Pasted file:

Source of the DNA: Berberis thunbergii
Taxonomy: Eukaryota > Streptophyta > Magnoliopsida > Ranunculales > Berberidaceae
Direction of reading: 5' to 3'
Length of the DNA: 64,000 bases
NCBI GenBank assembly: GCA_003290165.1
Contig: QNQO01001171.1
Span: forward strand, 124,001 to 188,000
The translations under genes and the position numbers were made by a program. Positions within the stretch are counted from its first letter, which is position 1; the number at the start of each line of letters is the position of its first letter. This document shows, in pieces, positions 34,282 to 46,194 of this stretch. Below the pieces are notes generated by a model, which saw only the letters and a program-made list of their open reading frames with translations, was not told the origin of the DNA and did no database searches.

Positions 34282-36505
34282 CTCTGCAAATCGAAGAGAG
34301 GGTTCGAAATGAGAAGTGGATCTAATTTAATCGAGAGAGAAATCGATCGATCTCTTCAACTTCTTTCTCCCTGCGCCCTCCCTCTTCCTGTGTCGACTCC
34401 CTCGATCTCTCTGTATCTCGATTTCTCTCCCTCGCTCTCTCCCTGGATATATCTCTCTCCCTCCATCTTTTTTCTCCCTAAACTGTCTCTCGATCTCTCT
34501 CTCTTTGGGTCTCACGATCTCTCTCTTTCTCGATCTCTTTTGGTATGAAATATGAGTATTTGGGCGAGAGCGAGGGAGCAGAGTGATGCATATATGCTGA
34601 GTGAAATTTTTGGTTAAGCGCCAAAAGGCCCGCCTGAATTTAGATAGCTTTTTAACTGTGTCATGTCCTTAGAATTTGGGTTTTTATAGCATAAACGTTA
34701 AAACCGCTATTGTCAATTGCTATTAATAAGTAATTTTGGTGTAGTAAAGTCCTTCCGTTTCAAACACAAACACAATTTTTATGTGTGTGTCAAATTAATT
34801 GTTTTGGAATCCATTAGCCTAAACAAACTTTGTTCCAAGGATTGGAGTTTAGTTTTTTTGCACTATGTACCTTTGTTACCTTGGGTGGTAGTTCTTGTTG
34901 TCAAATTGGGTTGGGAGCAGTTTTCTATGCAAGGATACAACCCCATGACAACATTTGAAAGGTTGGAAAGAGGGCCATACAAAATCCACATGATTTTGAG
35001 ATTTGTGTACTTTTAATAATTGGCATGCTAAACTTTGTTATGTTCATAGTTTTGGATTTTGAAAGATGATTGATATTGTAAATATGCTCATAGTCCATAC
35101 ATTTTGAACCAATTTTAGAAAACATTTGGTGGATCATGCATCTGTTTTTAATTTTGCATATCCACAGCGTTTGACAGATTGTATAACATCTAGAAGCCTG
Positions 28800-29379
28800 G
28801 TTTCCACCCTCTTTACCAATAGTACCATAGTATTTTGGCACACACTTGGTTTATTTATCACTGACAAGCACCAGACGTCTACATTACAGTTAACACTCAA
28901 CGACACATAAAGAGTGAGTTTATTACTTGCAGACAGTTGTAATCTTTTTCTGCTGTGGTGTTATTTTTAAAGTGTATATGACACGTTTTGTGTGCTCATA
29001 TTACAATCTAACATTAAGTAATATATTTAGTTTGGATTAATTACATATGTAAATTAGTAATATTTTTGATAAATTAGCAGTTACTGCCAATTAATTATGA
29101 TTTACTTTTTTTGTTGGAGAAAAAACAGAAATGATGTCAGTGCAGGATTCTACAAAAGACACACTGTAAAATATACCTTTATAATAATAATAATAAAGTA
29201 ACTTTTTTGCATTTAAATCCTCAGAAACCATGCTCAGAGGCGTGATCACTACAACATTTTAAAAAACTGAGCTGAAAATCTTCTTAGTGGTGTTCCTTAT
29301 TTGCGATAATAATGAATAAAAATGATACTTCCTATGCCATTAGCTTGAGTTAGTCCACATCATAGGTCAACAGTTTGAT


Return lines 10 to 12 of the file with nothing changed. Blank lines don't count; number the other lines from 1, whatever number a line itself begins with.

34282 CTCTGCAAATCGAAGAGAG
34301 GGTTCGAAATGAGAAGTGGATCTAATTTAATCGAGAGAGAAATCGATCGATCTCTTCAACTTCTTTCTCCCTGCGCCCTCCCTCTTCCTGTGTCGACTCC
34401 CTCGATCTCTCTGTATCTCGATTTCTCTCCCTCGCTCTCTCCCTGGATATATCTCTCTCCCTCCATCTTTTTTCTCCCTAAACTGTCTCTCGATCTCTCT